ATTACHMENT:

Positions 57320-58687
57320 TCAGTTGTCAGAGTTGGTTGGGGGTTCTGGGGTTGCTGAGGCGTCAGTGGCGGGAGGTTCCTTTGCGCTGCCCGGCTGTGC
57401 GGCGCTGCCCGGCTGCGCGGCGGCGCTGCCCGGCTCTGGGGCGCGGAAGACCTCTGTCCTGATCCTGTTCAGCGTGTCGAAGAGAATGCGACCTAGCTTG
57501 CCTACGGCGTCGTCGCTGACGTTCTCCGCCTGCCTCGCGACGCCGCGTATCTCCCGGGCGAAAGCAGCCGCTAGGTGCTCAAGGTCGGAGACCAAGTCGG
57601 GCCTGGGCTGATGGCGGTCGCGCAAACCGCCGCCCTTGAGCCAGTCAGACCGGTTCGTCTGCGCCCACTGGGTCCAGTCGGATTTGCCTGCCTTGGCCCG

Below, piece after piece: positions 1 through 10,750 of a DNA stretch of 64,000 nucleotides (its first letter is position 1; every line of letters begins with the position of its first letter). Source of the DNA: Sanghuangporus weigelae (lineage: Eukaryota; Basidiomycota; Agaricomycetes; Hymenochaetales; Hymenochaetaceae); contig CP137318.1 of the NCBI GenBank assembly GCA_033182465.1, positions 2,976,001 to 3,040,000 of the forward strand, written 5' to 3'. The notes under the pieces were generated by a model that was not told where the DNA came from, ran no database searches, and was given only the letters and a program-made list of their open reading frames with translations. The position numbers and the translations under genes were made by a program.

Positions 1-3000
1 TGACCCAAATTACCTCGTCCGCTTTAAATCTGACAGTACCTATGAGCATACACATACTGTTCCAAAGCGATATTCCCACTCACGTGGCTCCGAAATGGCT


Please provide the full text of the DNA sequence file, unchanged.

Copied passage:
Positions 57320-58687
57320 TCAGTTGTCAGAGTTGGTTGGGGGTTCTGGGGTTGCTGAGGCGTCAGTGGCGGGAGGTTCCTTTGCGCTGCCCGGCTGTGC
57401 GGCGCTGCCCGGCTGCGCGGCGGCGCTGCCCGGCTCTGGGGCGCGGAAGACCTCTGTCCTGATCCTGTTCAGCGTGTCGAAGAGAATGCGACCTAGCTTG
57501 CCTACGGCGTCGTCGCTGACGTTCTCCGCCTGCCTCGCGACGCCGCGTATCTCCCGGGCGAAAGCAGCCGCTAGGTGCTCAAGGTCGGAGACCAAGTCGG
57601 GCCTGGGCTGATGGCGGTCGCGCAAACCGCCGCCCTTGAGCCAGTCAGACCGGTTCGTCTGCGCCCACTGGGTCCAGTCGGATTTGCCTGCCTTGGCCCG

Below, piece after piece: positions 1 through 10,750 of a DNA stretch of 64,000 nucleotides (its first letter is position 1; every line of letters begins with the position of its first letter). Source of the DNA: Sanghuangporus weigelae (lineage: Eukaryota; Basidiomycota; Agaricomycetes; Hymenochaetales; Hymenochaetaceae); contig CP137318.1 of the NCBI GenBank assembly GCA_033182465.1, positions 2,976,001 to 3,040,000 of the forward strand, written 5' to 3'. The notes under the pieces were generated by a model that was not told where the DNA came from, ran no database searches, and was given only the letters and a program-made list of their open reading frames with translations. The position numbers and the translations under genes were made by a program.

Positions 1-3000
1 TGACCCAAATTACCTCGTCCGCTTTAAATCTGACAGTACCTATGAGCATACACATACTGTTCCAAAGCGATATTCCCACTCACGTGGCTCCGAAATGGCT